In the boom years, tens of thousands of Icelanders took out mortgages. When the krona went into a tailspin that saw it lose up to 70 percent of its value against the euro, many Icelanders were suddenly no longer able make their mortgage payments. Since the banks had hedged their loans against inflation, the mortgages became more expensive the more the currency was devalued, while the wages and salaries of those who had taken them out remained constant.
Today, the rate of indebtedness of private households in Iceland amounts to a staggering 225 percent of available income (see sidebar graphic). In absolute terms, this means that each household must pay off a loan that exceeds two years of income. In contrast, the rate of indebtedness for German households is 95 percent.
Dreams and Lives Destroyed
Lisa Bj÷rk Ingolfsdottir is one of few who make no secret of their dire straits. Just five years ago, her life seemed perfect. She had a full-time job as a bookkeeper and 9 million krona (about 57,000) in the bank. She borrowed an additional 13 million krona (about 83,000) and bought the ground-floor apartment of a two-story building near the capital. It also boasted a garden that her two daughters could play in.
But when the credit bubble burst, Ingolfsdottir's lifelong dream was shattered. First she lost her job. "At first," she says, "I was actually happy. I planned to use my free time to go back to school and get my degree." Then her marriage went sour and she divorced.
Today, Ingolfsdottir is a single mother living on welfare. The bank owns her apartment again. Although she was still managing to make her payments until six months ago, inflation and taxes had driven her debts up to about 21 million krona. She doesn't even want to know exactly how much she owes now. "There are no jobs for me," she says, "and even if there were, they wouldn't pay enough for me to be able to pay off this mountain of debt."
Running for the Exits
Experts estimate that more than 10 percent of Icelandic borrowers are in a similarly hopeless situation. Indeed, according to Brynjar Peturson Young, the high levels of debt for private households and small businesses are the most dangerous legacy of the crisis, a toxic legacy that will undermine Iceland's economic strength for many years to come.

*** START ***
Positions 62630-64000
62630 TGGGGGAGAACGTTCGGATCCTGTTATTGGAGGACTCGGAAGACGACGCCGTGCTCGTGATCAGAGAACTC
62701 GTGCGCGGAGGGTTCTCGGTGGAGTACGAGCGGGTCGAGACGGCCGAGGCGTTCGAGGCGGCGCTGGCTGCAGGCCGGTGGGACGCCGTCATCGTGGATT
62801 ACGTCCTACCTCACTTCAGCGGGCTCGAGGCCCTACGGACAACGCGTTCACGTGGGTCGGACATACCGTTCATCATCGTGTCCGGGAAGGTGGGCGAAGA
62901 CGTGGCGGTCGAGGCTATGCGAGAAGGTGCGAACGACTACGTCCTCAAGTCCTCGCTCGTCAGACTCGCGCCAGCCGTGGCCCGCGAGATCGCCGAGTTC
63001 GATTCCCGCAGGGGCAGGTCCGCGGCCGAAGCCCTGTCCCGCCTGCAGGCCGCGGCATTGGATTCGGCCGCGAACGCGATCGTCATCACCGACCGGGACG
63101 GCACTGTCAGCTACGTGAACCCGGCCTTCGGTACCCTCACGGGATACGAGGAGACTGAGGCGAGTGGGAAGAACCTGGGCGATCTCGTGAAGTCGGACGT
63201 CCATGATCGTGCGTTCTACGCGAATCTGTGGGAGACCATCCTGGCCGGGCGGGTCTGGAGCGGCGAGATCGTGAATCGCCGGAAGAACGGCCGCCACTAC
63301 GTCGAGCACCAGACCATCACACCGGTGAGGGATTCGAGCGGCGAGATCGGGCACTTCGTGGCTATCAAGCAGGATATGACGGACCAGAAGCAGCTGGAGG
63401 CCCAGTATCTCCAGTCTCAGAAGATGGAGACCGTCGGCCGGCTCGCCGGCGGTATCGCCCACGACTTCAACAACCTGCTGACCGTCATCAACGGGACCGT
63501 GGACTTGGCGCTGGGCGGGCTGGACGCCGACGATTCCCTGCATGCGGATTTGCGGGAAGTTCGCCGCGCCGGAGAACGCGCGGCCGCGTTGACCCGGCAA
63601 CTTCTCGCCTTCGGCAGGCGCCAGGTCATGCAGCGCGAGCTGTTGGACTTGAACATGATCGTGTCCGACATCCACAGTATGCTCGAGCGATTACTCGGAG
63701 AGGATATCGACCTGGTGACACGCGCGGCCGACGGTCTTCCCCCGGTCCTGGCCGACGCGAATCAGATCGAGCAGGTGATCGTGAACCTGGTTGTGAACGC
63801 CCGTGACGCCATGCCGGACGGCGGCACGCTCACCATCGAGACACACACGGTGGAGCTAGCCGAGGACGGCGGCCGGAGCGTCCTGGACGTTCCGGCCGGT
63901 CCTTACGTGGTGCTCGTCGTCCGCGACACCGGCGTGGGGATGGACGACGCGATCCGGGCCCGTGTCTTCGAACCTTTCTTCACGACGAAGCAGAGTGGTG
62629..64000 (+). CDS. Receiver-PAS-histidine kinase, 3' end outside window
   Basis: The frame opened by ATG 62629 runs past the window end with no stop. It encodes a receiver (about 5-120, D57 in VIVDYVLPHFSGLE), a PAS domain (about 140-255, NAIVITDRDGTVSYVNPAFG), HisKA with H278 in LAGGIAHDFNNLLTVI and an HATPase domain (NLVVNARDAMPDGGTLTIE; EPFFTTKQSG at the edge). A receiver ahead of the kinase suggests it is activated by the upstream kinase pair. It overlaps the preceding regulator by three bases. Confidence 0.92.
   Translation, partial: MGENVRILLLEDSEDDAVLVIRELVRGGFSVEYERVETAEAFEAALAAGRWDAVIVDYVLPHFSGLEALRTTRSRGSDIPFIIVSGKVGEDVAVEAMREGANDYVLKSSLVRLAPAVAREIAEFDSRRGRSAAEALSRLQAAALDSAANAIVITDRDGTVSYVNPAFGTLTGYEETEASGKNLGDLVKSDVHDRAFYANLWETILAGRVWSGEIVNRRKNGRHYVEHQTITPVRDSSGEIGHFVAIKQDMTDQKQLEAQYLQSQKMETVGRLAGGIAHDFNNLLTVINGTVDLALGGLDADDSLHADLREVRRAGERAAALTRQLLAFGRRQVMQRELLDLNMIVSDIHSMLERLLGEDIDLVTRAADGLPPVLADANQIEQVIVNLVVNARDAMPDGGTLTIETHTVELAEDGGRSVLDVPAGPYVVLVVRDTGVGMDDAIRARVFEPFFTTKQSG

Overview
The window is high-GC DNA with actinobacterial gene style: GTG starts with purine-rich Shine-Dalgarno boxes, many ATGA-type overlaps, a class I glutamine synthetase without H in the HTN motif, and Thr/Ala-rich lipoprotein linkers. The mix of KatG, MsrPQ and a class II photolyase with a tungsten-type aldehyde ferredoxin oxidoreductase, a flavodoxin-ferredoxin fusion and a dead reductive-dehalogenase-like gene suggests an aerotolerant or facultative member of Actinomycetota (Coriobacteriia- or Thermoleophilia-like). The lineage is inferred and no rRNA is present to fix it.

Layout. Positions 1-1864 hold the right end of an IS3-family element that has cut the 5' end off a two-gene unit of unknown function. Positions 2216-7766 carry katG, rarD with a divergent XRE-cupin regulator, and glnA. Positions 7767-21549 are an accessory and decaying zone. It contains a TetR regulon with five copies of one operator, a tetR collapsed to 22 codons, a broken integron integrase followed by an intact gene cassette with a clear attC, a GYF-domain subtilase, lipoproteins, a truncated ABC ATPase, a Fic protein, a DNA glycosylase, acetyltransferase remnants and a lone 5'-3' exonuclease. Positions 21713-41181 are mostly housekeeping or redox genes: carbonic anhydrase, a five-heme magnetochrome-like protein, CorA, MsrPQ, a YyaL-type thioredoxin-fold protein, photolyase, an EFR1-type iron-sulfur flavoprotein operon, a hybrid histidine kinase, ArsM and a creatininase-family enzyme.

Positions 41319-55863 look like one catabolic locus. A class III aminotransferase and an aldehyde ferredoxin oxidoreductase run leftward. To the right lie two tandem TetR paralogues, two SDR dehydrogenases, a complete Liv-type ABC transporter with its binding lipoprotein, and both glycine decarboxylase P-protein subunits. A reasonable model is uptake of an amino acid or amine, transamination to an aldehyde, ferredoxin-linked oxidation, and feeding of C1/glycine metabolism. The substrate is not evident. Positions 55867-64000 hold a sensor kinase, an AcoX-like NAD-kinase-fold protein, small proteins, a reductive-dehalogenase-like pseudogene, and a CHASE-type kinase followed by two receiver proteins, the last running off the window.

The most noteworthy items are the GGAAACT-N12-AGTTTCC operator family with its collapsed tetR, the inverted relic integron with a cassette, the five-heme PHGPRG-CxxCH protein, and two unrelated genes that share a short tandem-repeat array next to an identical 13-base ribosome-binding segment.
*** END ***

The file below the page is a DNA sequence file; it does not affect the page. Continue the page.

During the boom years, Young was a management consultant. His diploma from the prestigious Massachusetts Institute of Technology rests on his piano's music stand. He managed to pay off his fashionable but sparsely furnished bachelor's pad, and he now teaches economics at the university. "I advise my students to leave the country," he says. "Nothing is getting better here." He pulls up charts on his laptop to buttress his arguments. "The loan payments are swallowing up too much available income," he explains. "People will have to save for decades."
As Young sees it, this deprives the middle class, in particular, of incentives to work. "Because of their debts," he says, "it's almost impossible for doctors, teachers or skilled workers to raise their standard of living." In his view, this explains why the number of people moving to Norway, Denmark and the Netherlands has not gone down despite the economic recovery. Indeed, in the last three years, roughly 8,000 Icelanders have abandoned the island. And, in a country with a total population of only 320,000, losing so many primarily young and well-educated people presents a serious problem.
Hoping for European Salvation
For Foreign Minister Ossur Skarphedinsson, who has been negotiating Iceland's accession to the European Union with Brussels since 2010, the brain drain is one more reason for pushing the talks forward. Skarphedinsson, a trained marine biologist with a fondness for snuff, is a man of staggering optimism. Despite dire reports of the impending demise of the common currency, he views the EU as "a zone of stability" and believes that German Chancellor Angela Merkel and French President Nicolas Sarkozy "will never abandon the euro." Indeed, if the EU can only manage to monitor the budgets of its members more effectively, he is certain that "the euro will emerge from the crisis a stronger currency."
Likewise, it doesn't trouble Skarphedinsson that surveys indicate that a majority of his countrymen are against joining the EU and adopting the euro. "Once the currency has been rescued, Icelanders will be for it," he counters, adding that the trauma of the crisis will be offset when people have euros in their wallets and in the bank.
"We are a small nation with a micro-currency," Skarphedinsson explains. As he sees it, this means that every investment and every business failure has a measurable effect on the krona's exchange rate. Besides, he adds, Icelanders should never again expose themselves to the risk of becoming overnight paupers.
"As a biologist, I know that it's advantageous for fish to come together into schools," he says. "The fact that Iceland is only a small fish in the European school doesn't scare me at all."
Translated from the German by Christopher Sultan